Washington Metro News

The one and only Marion Barry

Most of the country had a one-dimensional view of former Washington Mayor Marion Barry: The scene in the hotel room, smoking crack cocaine, with the FBI agents rushing in and placing him under arrest. But to the residents of the place he called home since 1965, he was much more.

He was known at first as a civil rights activist, then transitioned to an elected official. In 1970, he was elected to the school board. His colleagues on the board chose him to be their president. He said of the incumbent Anita Allen that “she should be proud of the fact that she is and always will be black.” That typified his rhetoric at that time.

{mosads}In 1974, he was elected citywide to an at-large position on the first elected D.C. city council. In 1978, he made an audacious move: He ran for mayor. This was thought to be an enormous gamble on his part.

The incumbent, Walter Washington, was well-liked by both the black and white populations. He had originally been appointed by President Lyndon Johnson in 1967 and was elected as mayor in 1974. Another candidate in that race was the sitting council chair, Sterling Tucker. Running as the underdog, with the campaign slogan “Take a Stand,” Barry beat both of them. Supreme Court Justice Thurgood Marshall swore him in.

He put together a truly biracial coalition. In fact, voters in well-off, white Ward 3 put him into office. He was reelected mayor in 1982 and 1986. He won both by landslides. During those years, he inflicted upon himself a myriad of personal troubles which deeply affected the operation of D.C. government.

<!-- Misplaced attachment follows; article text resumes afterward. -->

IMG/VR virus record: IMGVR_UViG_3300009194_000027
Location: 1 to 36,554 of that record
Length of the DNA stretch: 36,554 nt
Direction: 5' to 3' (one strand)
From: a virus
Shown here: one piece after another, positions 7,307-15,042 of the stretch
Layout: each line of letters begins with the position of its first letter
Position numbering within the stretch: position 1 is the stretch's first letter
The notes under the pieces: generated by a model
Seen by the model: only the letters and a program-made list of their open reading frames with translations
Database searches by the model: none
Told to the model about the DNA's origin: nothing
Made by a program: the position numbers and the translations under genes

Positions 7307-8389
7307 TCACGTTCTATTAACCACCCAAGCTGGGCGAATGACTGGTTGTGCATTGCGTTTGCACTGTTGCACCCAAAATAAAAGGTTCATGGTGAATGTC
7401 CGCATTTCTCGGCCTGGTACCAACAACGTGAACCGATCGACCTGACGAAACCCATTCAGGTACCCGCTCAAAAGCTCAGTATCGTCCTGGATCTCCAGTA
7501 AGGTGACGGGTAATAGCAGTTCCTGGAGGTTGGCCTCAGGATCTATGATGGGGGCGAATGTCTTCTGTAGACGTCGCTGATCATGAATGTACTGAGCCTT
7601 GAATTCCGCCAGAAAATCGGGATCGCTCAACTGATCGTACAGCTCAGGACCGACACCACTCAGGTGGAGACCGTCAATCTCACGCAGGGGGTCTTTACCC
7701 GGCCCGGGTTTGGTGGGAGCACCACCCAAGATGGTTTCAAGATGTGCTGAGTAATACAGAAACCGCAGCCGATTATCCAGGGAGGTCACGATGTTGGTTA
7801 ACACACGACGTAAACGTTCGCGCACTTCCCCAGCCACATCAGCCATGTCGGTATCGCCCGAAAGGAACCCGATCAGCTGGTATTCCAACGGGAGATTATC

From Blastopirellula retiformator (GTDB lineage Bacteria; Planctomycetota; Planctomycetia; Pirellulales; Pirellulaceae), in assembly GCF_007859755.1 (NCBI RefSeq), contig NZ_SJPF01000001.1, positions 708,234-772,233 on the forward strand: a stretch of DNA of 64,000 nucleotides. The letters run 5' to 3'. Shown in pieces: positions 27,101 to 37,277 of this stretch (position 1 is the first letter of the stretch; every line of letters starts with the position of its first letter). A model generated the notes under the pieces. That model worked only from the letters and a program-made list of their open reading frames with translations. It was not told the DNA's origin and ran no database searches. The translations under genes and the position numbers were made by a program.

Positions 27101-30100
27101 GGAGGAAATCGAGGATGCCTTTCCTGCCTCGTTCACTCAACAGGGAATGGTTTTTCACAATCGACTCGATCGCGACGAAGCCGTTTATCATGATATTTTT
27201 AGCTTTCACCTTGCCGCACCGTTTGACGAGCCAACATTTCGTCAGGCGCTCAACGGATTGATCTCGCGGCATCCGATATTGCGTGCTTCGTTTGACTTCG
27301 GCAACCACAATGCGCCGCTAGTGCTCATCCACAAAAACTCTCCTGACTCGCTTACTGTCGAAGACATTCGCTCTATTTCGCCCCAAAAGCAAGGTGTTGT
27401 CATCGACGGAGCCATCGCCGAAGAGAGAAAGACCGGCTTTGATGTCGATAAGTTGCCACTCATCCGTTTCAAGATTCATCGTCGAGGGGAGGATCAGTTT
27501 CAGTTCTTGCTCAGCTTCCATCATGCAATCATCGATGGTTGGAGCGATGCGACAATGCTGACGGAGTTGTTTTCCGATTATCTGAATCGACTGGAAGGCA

To African-Americans, he was their hero, their champion and their friend. They never left him. This overwhelming support provided the numbers to elect him mayor in 1994, a political comeback of huge proportions. Just a few years before, he had gone to prison for six months for drug possession. He did not run for a fifth term in 1998. He left the scene for a few years, but once again came roaring back and was elected as the Ward 8 councilmember. No one could beat Barry in Ward 8. He was still serving there when he passed away.

Make no mistake about it — he held D.C. back. Congressional representation, which we don’t have, and statehood, which we desire, could not occur as long as Marion Barry was around. That’s without a doubt. His personal foibles which were many and extreme became a convenient and useful justification for stopping our progress toward any genuine self-government.

Barry as a person was not petty, vengeful or mean-spirited. When he sauntered into a room, he went up to each and every person and greeted them, most by name. When he told me that he knew more people in the city than anyone else, he was not bragging — it was true.

He also was proud of the fact that he would talk to everyone. No grudges or hard feelings. In fact, in that same conversation he confided to me there was only one person in the entire city he would not speak to.

Every time there was a public gathering of any size when politicians’ names were announced, Barry received by far the loudest and longest ovation. Barry played the race card when he needed it; he played every card in the deck, when he needed it.

My friend and sage observer Sam Smith, editor of The Progressive Review, summed it up best: “He was one of the great old-time white big city mayors.” He was beyond race. Barry wouldn’t object to that description.

The funeral in D.C. will be one befitting a pope or president. Marion Barry wouldn’t be surprised. He would probably think that’s the way it should be.

Plotkin is a political analyst and a contributor to the BBC on American politics.

Tags District of Columbia Marion Barry Walter Washington Washington

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